The 15 most inclusive colleges of 2019

Daily Briefing

The 15 most inclusive colleges of 2019

College students—regardless of their personal backgrounds—broadly support increased student and faculty diversity on campus, according to a study by two Dartmouth Collegeprofessors.

To help prospective students find campuses where they are more likely to interact across race and class, the Princeton Review asked current students about inclusiveness on campus, as part of the publication’s annual survey of 138,000 students representing 384 colleges. The Princeton Review asked survey participants about how frequently they interact with students of different ethnic, racial, and socio-economic backgrounds. Colleges were scored based on whether students reported that different types of students (ex. black/white, rich/poor) “interact frequently and easily.”

According to the Princeton Review, here are the 15 most inclusive colleges of 2019:

1. Rice University* 
2. College of William and Mary*
3. United States Military Academy*
4. St. John’s College – Santa Fe
5. Drew University
6. St. John’s College – Annapolis
7. United States Coast Guard Academy
8. United States Air Force Academy
9. Loyola University New Orleans
10. University of Houston*
11. Angelo State University*
12. Babson College*
13. Wheaton College*
14. St. Bonaventure University*
15. Stephens College

*Editor’s note: EAB congratulates our member institutions who made the list. Member institutions listed above are marked with an asterisk.

Building an inclusive campus is partially about recruiting more diverse students and faculty and meeting the needs of minority students, faculty, and staff. But it’s also about  increasing interaction between students, faculty, and staff from different backgrounds.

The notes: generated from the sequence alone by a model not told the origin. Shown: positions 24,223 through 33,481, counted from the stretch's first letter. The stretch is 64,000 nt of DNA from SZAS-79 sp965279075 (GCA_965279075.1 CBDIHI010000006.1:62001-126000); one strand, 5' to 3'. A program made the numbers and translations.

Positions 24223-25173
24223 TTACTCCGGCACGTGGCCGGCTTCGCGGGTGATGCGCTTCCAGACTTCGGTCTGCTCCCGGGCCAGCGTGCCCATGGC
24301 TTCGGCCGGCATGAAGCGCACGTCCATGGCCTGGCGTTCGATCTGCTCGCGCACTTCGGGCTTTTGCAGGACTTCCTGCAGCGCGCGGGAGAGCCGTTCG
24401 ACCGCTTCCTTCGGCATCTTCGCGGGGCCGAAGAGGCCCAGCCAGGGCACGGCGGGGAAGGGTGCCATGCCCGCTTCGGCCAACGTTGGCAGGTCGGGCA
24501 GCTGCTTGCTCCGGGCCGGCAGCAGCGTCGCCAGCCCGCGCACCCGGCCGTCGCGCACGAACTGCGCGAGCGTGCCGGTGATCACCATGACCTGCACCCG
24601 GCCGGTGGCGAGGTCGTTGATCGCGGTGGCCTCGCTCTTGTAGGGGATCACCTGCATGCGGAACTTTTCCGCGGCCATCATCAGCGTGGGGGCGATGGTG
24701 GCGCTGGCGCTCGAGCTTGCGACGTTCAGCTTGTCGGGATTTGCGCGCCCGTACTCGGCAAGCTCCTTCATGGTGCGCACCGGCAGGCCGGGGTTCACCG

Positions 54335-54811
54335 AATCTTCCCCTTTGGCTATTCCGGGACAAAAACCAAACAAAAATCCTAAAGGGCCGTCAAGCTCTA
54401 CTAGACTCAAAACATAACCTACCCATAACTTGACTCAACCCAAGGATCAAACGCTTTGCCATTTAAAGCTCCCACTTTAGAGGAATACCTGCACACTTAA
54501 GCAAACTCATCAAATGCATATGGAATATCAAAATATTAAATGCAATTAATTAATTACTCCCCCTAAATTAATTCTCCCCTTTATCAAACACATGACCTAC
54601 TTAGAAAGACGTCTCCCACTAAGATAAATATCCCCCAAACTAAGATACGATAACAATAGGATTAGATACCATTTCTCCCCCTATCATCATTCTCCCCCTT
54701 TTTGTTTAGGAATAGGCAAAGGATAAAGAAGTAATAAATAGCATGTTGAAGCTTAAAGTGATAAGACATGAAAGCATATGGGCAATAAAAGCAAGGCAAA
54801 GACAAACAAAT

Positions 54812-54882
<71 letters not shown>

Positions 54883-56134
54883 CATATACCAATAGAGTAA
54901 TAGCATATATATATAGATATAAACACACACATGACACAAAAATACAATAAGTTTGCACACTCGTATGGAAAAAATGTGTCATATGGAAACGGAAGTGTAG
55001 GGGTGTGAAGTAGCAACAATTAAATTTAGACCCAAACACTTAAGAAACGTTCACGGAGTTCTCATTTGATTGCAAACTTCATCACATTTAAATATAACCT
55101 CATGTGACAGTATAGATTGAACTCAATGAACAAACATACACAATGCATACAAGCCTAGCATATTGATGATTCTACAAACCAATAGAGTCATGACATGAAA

In fact, according to the 2014 Gallup-Purdue Index, students who interacted with other students from different backgrounds during college were more likely to say their degree was worth the cost.

To ensure students have a chance to interact with peers from various racial and socio-economic backgrounds, Rice University randomly sorts undergraduate students into 11 different residential colleges before matriculation. Each residential college has its own dining hall, public spaces, and housing. Students keep their affiliation with their residential college until graduation.

“The colleges are enriched by the diversity of their students’ backgrounds, academic interests and experiences, talents, and goals,” according to the university’s website.

Other colleges have found other simple ways to cultivate inclusive relationships among students. For instance, Delaware State University offers themed dining menus to introduce all students to the foods commonly consumed by various ethnic communities. And California State University, Dominguez Hills set up “diversity chats” so that students can come together to discuss topics related to religion, race, and sexual identity (Princeton Review rankings, accessed 3/22; Rice University website, accessed 3/22).

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